Criticism[edit]

Tatchell and the Stop Murder Music campaign have been criticized by The Black Music Council, a British organisation formed in 2004 in response to the campaign by the president of Blacker Dread Records, Blacker Dread, in order, "to protect the rights of the eight artistes placed on the OutRage! hit list".[19]

Vice-chairman of the BMC, Doctah X,[3] points out that Jamaica does not have strict anti-gay laws such as Saudi Arabia, which punishes homosexuality with beheading, and said that Jamaica is an easier target for British activists. Dread accuses Tatchell of racism and extremism, saying, “He has gone over way over the top. It’s simply racist to put Hitler and Sizzla in the same bracket [referring to an interview Tatchell gave] and just shows how far he is prepared to go.”[19]

Tatchell denies equating Sizzla with Hitler. Doctah X says that, "Tatchell is like a new Tipper Gore," arguing that, "They both pick on black music. They both believe in censorship.".[3]

See also[edit]

References[edit]

  1. ^ Silencing Jamaican musicians fuels censorship debate
  2. ^ Pride and prejudice
  3. ^ a b c Archive copy of "Can music incite murder?", The Black Music Council Site at the Internet Archive. Report Date:15 Dec 2004.
  4. ^ Alexis Petridis (Friday 10 December 2004). "Pride and prejudice", Guardian.co.uk.
  5. ^ Burrell, Ian (2005)."'Murder music' silenced by a tough operator", Independent, The (London), Mar 7, 2005.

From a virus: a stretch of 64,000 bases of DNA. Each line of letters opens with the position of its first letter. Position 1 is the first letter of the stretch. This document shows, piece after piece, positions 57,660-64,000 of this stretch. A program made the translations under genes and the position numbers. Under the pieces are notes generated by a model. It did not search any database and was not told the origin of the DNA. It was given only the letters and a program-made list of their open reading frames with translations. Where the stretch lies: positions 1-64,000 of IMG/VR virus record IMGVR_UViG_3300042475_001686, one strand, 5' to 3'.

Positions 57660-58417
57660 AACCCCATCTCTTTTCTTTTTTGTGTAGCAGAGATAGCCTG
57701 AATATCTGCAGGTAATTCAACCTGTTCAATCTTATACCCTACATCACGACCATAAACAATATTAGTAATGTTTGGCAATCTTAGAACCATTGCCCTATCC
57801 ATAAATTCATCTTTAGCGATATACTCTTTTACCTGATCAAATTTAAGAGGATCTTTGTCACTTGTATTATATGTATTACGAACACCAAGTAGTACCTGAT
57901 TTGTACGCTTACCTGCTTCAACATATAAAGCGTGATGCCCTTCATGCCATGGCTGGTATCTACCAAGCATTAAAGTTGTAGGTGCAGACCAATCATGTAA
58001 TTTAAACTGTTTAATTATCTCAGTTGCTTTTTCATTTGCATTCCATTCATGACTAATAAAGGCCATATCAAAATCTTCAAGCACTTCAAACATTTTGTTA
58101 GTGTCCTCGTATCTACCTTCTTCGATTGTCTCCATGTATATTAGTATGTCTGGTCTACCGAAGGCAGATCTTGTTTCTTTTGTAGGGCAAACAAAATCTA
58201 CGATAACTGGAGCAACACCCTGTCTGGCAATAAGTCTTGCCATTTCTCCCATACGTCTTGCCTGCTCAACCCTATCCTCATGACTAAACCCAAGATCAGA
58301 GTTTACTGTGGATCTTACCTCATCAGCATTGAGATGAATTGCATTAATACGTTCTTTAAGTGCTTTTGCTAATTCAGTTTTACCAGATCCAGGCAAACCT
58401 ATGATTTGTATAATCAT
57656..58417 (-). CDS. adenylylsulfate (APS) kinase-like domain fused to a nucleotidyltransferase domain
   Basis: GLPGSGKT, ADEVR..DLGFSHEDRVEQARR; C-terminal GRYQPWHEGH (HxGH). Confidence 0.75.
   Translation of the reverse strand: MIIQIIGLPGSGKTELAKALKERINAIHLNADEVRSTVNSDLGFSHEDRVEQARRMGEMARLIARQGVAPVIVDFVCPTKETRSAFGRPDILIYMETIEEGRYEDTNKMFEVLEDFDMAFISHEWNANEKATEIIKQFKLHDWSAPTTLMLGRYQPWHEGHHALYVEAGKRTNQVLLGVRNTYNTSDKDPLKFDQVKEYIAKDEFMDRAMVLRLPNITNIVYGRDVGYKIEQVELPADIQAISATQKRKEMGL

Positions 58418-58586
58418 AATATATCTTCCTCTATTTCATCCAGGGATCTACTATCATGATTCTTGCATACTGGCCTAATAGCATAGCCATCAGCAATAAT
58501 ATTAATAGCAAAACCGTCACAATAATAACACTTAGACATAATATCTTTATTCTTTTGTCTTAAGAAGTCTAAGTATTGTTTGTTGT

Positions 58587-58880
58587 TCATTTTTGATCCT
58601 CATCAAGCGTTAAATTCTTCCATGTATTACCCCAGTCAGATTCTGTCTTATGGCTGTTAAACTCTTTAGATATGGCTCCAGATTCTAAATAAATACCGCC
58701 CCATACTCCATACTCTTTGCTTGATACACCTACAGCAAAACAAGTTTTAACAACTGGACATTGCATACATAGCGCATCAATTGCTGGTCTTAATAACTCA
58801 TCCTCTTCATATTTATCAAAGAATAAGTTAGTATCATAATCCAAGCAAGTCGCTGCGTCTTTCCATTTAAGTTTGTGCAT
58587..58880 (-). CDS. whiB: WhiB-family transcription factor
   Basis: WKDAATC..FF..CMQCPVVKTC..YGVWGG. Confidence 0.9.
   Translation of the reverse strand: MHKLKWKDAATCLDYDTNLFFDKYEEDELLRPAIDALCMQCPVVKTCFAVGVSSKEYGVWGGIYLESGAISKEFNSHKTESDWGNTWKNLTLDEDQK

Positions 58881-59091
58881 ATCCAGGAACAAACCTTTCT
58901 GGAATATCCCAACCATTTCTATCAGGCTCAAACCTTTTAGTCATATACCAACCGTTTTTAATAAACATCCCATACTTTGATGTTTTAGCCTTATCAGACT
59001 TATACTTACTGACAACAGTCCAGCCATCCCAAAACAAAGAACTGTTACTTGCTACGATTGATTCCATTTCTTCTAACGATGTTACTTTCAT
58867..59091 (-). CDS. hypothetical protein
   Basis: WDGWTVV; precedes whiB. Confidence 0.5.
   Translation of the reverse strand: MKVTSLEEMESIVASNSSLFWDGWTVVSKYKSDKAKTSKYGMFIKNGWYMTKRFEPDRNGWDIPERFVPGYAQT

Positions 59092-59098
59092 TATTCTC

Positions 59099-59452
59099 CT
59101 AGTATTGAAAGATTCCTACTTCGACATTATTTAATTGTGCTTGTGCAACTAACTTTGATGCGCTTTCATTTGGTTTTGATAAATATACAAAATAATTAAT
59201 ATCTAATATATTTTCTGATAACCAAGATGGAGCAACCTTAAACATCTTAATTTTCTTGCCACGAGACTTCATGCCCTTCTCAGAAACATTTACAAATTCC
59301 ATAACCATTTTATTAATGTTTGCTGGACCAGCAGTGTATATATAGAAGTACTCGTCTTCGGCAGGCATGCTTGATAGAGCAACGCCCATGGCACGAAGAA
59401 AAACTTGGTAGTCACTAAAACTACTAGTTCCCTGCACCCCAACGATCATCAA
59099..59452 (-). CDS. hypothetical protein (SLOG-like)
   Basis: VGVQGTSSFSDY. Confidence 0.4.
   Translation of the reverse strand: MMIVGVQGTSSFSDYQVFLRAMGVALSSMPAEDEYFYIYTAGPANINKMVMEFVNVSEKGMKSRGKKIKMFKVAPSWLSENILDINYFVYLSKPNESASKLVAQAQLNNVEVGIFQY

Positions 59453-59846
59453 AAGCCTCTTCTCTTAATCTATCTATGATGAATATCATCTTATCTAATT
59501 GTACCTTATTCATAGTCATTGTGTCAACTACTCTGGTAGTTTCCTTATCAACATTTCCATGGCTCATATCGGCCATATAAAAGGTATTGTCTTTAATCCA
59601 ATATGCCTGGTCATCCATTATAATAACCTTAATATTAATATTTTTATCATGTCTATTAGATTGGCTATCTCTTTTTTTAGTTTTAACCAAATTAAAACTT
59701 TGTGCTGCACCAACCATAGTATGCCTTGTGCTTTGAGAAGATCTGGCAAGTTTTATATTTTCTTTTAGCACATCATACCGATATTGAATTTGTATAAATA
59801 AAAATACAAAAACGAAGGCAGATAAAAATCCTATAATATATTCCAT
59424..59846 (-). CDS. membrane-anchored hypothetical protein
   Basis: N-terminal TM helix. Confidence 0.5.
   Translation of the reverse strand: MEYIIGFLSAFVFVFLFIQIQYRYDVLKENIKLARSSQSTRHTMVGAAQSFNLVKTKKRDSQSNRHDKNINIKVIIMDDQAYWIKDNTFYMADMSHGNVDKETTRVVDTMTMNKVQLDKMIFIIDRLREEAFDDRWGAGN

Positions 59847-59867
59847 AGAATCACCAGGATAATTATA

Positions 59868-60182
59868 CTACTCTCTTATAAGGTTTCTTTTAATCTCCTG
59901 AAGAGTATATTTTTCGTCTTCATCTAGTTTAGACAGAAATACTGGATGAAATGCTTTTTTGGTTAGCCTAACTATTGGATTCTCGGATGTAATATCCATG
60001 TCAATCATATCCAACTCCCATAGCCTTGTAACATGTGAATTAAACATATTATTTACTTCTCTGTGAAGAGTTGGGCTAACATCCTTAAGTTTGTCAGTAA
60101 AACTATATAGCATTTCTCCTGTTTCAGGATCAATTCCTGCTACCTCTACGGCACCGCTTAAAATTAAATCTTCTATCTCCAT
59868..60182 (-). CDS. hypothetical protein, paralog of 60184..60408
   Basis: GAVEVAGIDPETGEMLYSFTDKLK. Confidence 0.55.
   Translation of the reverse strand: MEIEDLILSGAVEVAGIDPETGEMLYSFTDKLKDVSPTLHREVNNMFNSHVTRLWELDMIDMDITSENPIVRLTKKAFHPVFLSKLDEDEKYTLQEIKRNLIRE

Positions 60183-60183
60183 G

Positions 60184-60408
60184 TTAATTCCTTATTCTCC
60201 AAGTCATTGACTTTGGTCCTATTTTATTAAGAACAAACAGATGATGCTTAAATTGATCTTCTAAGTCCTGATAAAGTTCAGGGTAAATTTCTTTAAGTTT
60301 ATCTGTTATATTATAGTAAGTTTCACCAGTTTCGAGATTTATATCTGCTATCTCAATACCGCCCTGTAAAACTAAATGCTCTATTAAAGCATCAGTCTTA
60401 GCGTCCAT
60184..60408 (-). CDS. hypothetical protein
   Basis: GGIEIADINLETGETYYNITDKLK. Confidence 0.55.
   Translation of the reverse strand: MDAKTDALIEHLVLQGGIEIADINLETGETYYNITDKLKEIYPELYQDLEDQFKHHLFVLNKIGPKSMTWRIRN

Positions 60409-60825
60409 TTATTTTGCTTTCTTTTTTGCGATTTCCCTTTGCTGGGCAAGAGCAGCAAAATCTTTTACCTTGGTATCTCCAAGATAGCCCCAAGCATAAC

6. ^ Colin (2007). "Reggae Stars Sign On To Cut Out Homophobic Lyrics", LOGOonline.com: NewNowNext, at the Internet Archive. June 13, 2007.
  7. ^ Andy (2007). "Reggae Stars Renounce Homophobia, Condemn Anti-gay Violence", Towelroad.com. 13 June 2007.
  8. ^ "Reggae Compassionate Act needs revision", ttgapers.com.
  9. ^ Keril Wright (July 22, 2007). Archive copy of "Beenie Man Denies Signing Deal with Gay Group", Jamaican Observer at the Internet Archive.
  10. ^ Reggae tips
  11. ^ "Stop Murder Music (Canada) (SMMC) | Egale Canada's". Mygsa.ca. Retrieved 2012-07-04. 
  12. ^ Krishna Rau / Toronto / Thursday, October 11, 2007 (2007-10-11). "Koolhaus cancels concerts amid queer outrage". Xtra.ca. Retrieved 2012-07-04. 
  13. ^ (Jenna Wakani photo) (2008-04-07). "iTunes Canada pulls anti-gay dancehall songs". Xtra.ca. Retrieved 2012-07-04. 
  14. ^ Reggae star barred from Britain. "Sizzla Denied Visa". Peter Tatchell. Retrieved 2012-07-04. 
  15. ^ Graver, Mark (2004). "Why homophobic lyrics in reggae music are a health issue for black gay men", MedicalNewsToday.com. Article Date: 10 Sep 2004 - 9:00 PDT.
  16. ^ (22 November 2004). "HIV warning over reggae lyrics", BBC News.
  17. ^ Boseley, Sarah (22 November 2004). "Reggae stars 'fuel spread of HIV'", Guardian.co.uk.
  18. ^ Gareth Thomas. "Speech", UK/CARICOM Champions For Change Conference.
  19. ^ a b Alicia Roache, Staff Reporter. "Black Music Council Defends DJ’s", The Sunday Gleaner (sosjamaica.org). 13 December 2004. glapn.org.

External links[edit]